Windows Server - How to Configure a 2003 BDC

Asked By Zegra on 30-Oct-08 01:35 AM
We have a Windows Server 2003 Enterprise configured as a single Domain
controller in a windows 2003 Domain with 50 client all using XP Pro...

We installed 2003 server Ent. on another machine as a backup domain
controller, and I Run the Configure your server wizard and selected the
(additional domain controller in an existing domain) and I got the message
that its now another domain controller..My question is: this server is using
the main server as its DNS and I was not able to configure it as an
additional DNS...if the PDC fails, how will users be able to log on to the
domain without another DNS online?  is there any other steps I need to take
to make sure this is a FULL Backup Server in case the PDC fails?? Thanks

MatMirabit replied on 30-Oct-08 02:45 AM
When adding a second domain contoller, there is no step to install or verify
the DNS role on the server.

You can install DNS manually using Add/Remove Programs -> Windows Components
(under Networking).

When you open up DNS Management (dnsmgmt.msc) you'll see your zone in there
as it will have replicated from your other DC.

Mat Mirabito,
MCSE, MCITP (Server & Enterprise)
winmasterpla replied on 30-Oct-08 02:56 AM
Hi Zegra1,

First of all, there is no primary domain controller and backup domain
controller in Windows 2003. It's all about FSMO roles. An addtitional domain
controller contains indeed a replica of your first domain controller. To be
sure that your client computers will work with first dc down, make sure that
their dns settings point to both dc's and make also the second dc a global

Have a nice day!
Masterplan - MCSE,MCITP-EA
RajeshJ replied on 30-Oct-08 03:12 AM
Hi Zegra1

Install 2003 as ADC, while installing ADC don’t install DNS then install DNS
manually and make the DNS as secondary DNS sever .it holds the read copy of
primary DNS server.
Make sure that nslookup is pointing booth PDC and ADC.
Meinolf Weber replied on 01-Nov-08 07:05 AM
Hello Zegra1,

For DNS i recommend that you use AD integrated zones on the running one,
if not done yet. This ensures that all zones are replicated with AD replication
to the other DC/DNS server. So on the new DC just install DNS role and wait
minimum 15 minutes, then the zones should appear also in the new DNS server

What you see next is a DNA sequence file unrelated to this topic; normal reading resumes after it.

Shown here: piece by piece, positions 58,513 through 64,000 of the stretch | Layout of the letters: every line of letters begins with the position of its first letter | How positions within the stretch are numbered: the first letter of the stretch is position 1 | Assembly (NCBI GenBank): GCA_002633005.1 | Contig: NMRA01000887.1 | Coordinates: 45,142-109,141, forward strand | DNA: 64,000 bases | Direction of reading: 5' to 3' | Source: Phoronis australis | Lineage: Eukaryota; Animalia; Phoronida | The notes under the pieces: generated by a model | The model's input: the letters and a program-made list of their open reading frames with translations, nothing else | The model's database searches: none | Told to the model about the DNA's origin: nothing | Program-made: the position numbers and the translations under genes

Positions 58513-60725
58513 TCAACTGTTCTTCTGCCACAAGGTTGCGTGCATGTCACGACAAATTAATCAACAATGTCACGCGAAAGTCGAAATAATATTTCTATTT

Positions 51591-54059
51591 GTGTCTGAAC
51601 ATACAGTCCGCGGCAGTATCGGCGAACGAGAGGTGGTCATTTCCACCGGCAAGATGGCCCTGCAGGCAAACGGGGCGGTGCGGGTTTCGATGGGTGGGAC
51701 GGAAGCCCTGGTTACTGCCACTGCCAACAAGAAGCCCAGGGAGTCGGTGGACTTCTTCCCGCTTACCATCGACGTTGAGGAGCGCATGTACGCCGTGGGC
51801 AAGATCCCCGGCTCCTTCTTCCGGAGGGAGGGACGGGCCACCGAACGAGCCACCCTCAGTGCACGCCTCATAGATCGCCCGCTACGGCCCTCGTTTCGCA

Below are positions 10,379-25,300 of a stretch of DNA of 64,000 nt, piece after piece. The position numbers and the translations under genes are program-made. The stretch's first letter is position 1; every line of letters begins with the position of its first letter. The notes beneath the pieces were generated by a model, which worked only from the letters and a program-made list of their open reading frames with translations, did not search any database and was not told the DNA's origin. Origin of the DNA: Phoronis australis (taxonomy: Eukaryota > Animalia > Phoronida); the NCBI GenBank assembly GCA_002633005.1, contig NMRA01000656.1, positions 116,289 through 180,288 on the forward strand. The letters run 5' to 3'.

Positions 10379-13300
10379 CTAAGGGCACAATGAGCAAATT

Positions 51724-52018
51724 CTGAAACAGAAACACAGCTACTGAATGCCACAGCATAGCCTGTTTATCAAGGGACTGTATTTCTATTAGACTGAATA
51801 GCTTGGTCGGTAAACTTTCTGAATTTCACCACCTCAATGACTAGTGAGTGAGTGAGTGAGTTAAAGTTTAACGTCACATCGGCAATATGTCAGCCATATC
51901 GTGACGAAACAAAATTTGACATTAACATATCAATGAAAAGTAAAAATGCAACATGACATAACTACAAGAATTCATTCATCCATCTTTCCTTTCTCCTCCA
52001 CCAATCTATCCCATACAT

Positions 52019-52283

automatically. Until that use only the existing DNS server as preferred DNS
on the NIC. If all zones are copied use on both DC's itself as the preferred
and the other DNS server as secondary.

All clients has to be configured with both DNS ip addresses also, either
fixed or via DHCP scope options. If they only have one DNS and that crashes,
they are not able to logon.

Additional make both DC's also Global catalog server. No problem in a single
forest domain like your's.

Since 2000 there is no longer the PDC/BDC concept, all is based on the FSMO
roles, except of them all DC's are the same and can hold the roles according
to some rules.

Best regards

Meinolf Weber
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Paul Bergson [MVP-DS] replied on 01-Nov-08 07:05 AM
Hello Zegra1,
It is easiest if you run AD integrated dns.

How to convert dns primart to AD integrated:;en-us;198437

For dns on each of your dc's make sure you point to itself as well as the
other dc for dns services.  We point to itself and then a secondary but there
are reasons for a secondary first.  Read the link on Best practices and you
can decide.

Best Practices:

For each client in your AD Domain, they need to be aware of multiple dns
servers in the even one fails.  In the best prctice above it will explain
that you need to make sure that w/o this your clients won't be able to logon,
so be sure to include this in your clients ip config settings.

Paul Bergson
MVP - Directory Services
MCTS, MCT, MCSE, MCSA, Security+, BS CSci
2008, 2003, 2000 (Early Achiever), NT4

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is provided "AS IS" with no warranties, and confers no rights.